The R1 might be the most aesthetically impressive literbike in this shootout. The deep red paint scheme caught the eye of our testers and turned nearly as many heads as the 999R.
We’re not sure what the current literbike sales charts look like, but we wouldn’t be surprised to learn the R1 is at the top of the list. It is simply one of the most beautiful Japanese sportbikes ever made.
“The look of the R1 is just killer,” opines Hutch. “The swoopy bodywork, underseat exhaust layout and bitchin’ frame and swingarm are something the other bikes come up woefully short on in the appearance department.”
Ridden on its own, The One is blisteringly fast, nimble yet stable, and has terrific brakes. If this was the only literbike you’ve ridden, your mind wouldn’t be able to conjure up anything better.
However, riding the R1 back-to-back against its class rivals, it comes up short in two key areas that combine to yield a noticeable deficiency: grunt.
A quick glance at the dyno chart reveals the root of this problem. The Yamaha just doesn’t have the beans to compete with the more tractable powerplants in the other bikes. Response from below 4000 rpm is really fluffy, and that’s followed by a gaping hole in its powerband from 6200-7500 rpm. The largest-diameter injector throttle bodies among the Fours might play a role in this performance. And despite the highest rev limit and the most oversquare bore/stroke ratio, the R1 never catches up, whether speaking of horsepower or torque. Its weak midrange is compounded by a super-tall first gear.
“I got over 95 mph in first gear!” exclaims Becklin. “I’m sure it’s done for safety, which makes sense, but it’s a little overkill to be able to go 30 mph over the highway speed limit without ever shifting.” To be fair, both the ZX and Gixxer have similar gearing, but their burlier motors are better able to carry them.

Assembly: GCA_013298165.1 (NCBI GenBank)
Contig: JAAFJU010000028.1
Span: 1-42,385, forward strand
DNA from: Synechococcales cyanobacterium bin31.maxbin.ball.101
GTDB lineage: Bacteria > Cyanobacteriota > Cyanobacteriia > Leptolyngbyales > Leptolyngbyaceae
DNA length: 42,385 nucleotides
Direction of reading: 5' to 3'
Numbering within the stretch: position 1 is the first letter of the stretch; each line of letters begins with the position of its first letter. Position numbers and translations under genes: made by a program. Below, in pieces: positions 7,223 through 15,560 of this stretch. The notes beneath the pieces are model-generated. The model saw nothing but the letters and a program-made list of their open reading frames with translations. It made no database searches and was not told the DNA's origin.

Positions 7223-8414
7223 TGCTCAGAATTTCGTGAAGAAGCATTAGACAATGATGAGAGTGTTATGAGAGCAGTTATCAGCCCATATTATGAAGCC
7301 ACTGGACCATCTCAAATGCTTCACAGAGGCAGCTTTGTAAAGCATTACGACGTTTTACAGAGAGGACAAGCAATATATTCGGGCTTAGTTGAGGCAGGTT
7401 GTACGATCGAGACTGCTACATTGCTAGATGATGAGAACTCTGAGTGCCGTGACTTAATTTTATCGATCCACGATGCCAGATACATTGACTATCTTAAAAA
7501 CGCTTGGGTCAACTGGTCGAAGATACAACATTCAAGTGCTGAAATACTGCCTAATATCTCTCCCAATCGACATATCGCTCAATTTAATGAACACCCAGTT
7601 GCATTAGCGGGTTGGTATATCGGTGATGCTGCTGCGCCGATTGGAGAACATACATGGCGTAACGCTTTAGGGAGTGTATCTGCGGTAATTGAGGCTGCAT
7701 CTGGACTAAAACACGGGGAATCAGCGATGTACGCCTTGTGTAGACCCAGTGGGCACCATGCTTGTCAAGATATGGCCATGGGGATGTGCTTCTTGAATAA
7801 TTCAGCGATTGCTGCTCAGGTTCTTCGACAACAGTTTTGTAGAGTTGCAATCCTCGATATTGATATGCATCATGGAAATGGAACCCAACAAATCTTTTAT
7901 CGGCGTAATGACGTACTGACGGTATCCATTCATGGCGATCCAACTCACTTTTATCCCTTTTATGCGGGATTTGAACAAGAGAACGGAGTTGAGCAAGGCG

An R1 rider is greeted by a cockpit is nearly as nice as its skin, boasting a stylish and expensive-looking gauge pack with a large chrome-ringed analog tach and easy to read digital speedo. A lot of thought was also put into the area around the instruments, which is nicely finished with attractive plastic panels. The R1 has the widest fairing but a low windscreen, and its feel between the knees is the slimmest among the Fours. Shorter riders had to reach further to the handgrips than the Kawi or Suzi. Oddly, a few testers thought the Yamaha’s grips were larger in diameter than the others.
While the R1 didn’t overwhelm us in any one category, it does so many things well, it’s difficult not to fall in love with the machine that revolutionized the category back in 1998.
Although the R1 has the least impressive dyno chart, we can guarantee that, of all the words that will flow out of your mouth after a ride, “slow” won’t be one of them. Similar to its little brother, the R6, the 998cc R1 comes on with a heady hit that leaves an indelible impression of speed and power. It comes on like gangbusters after 7000 rpm, piling on about 25 horsepower in just 1000 rpm, and it shrieks with a lovely soprano wail toward the highest available revs among this quintet. This missile feels brawnier than its dyno run suggests.